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Always interested in hearing how the Forced Choice Act is progressing. I realy do not like allowing unions access to employees on company property.
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Union Bailout Update

Alex Acosta

The DOL under new head Alexander Acosta has withdrawn two memos (or administrative interpretations) originally posted by the Wage & Hour division related to independent contractor and joint employer status. Although such action does not change any law, it does signal the administration’s possible intention to backtrack up the slippery slope of joint employer issues.

The administration also revoked a 2013 Letter of Interpretation which allowed non-employee union members to attend OSHA inspections, even when no employees at the targeted company were represented by a union.

The DOL has also signaled that it intends to revoke the Persuader Rule, publishing a Notice of Proposed Rulemaking that will take public comment on rescinding the rule altogether.

Acosta apparently

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UNIFOR All In! Campaign

Canadian super union UNIFOR is presenting a nicely designed image with their latest All In! Campaign Toolkit booklet. If you’ve got operations in Canada, take a look here.

unifor_all_in_booklet_aug_2015_1

Interesting Toronto Star article on a union drive at The Trump Hotel

The Toronto Star recently published a story about a “quickie election” (5-day election) in Toronto Canada. There are a number of interesting points in the article. I really thought this article illustrates some key Left of Boom points.

Continue reading Interesting Toronto Star article on a union drive at The Trump Hotel

Whistlin’ Dixie

uaw-mercedesThe Auto Workers will stop at nothing to organize Chattanooga, Tennessee’s Volkswagen plant. Before the representative election was held last February wherein UAW lost the vote by a 716-626 margin, they signed a neutrality agreement with VW that stated: “Unless otherwise agreed to by the parties, if the UAW does not receive a majority…the UAW shall discontinue all organizing activities at the Chattanooga plant and all other Volkswagen Group of America facilities and locations for a period of not less than one year…”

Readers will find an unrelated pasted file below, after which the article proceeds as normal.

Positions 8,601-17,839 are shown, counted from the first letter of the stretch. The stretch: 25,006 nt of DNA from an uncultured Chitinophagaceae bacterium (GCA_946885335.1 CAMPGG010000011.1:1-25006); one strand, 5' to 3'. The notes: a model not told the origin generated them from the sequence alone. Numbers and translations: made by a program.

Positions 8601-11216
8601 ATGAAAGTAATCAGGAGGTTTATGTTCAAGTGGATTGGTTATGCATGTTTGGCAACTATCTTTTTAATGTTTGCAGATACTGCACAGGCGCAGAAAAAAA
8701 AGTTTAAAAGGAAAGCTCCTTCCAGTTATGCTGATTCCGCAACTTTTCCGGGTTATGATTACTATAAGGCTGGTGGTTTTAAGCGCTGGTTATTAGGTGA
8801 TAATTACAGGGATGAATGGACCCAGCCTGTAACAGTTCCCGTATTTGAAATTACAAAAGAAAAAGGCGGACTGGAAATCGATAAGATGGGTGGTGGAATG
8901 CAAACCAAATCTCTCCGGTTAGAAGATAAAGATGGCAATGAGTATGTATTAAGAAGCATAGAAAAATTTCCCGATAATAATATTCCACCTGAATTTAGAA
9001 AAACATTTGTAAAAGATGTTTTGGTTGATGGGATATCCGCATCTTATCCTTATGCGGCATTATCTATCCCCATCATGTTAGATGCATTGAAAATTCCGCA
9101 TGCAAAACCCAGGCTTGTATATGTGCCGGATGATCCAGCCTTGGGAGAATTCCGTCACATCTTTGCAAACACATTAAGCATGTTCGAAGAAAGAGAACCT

As we reported in July, the UAW has since established a new “members only” local with no dues requirements. Their hope is that if they can get enough employees to become members of Local 42, VW will be forced to recognize the union as the representative of its

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Union Corruption Beyond Borders

canadian_flagCorruption claims are toppling over each other as Quebec’s Charbonneau Commission bosses fight to keep the current disclosure laws in place. If they can’t, they’ll be forced to show records that many believe would prove that the union funded the rebuilding of a biker strip club, that they regularly adjust to cover up to $4,000 a day in executive expense reports, and to top it off – that they have a hand in organized crime.

83% of working Canadians believe that unions should be required “to publicly disclose detailed financial information on a regular basis.” This begs the question – if the union’s job is as they claim, to represent the working people, why then are they actively fighting against showing the people how their dues money is being spent? There’s only one possible answer here. They don’t want the people to

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Canadian Corruption

Raynald Desjardins

Raynald Desjardins

A current court case involving Quebec’s largest construction organization makes clear that ties between organized crime and labor unions is a universal issue. The Federation des travailleurs et travailleuses de Quebec (FTQ) and its international, Provincial Council of Construction Trades were recently exposed for criminal activity by a former executive, Ken Pereira. Pereira first took notice of the corruption when reviewing receipts of high level employees. Upon taking the obvious discrepancies in the financial data to his superiors, he was laughed at.

What Pereira would ultimately discover is that FTQ was not being run by Jocelyn Dupuis, former director of the union, but rather by Raynald Desjardins, a reputed Mafia enforcer currently awaiting trial for murder.

New Canadian “Superunion”

Canadians have borrowed from the playbook of U.S. Big Labor, combining two recent strategies: merging two or more fairly prominent unions together, and seeking to include those not traditionally eligible for union membership.

The action will merge the Communications, Energy, and Paperworkers with the Canadian Auto Workers, representing 320,000 workers across some 20 industries. In addition to hoping to merge with other unions as well, the superunion also hopes to attract students, seniors, and the unemployed – really, anyone else they can think of that is not already affiliated with a union.

The Canadians borrowed more than just strategy. Commenting on the move, CAW President Ken Lewenza used recent “Occupy” marketing hype, stating, “We’d be more than glad to represent the 99 percent of Canadians and take on

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Canadians Say "No Thanks!"

A poll by Nanos Research of employed Canadians found that 8 out of 10 of those who do not belong to a union have no desire to join one. The Canadian LabourWatch Association commissioned the survey, titled “The State of Unions 2011.” Other findings include:

Eighty-three percent said Canadian law should require both public and private sector unions to be financially transparent with the public Seventy-three percent were against union dues being used to pay for political attack ads Only fifty-four percent of currently or formerly unionized respondents said they believed their union dues were well-spent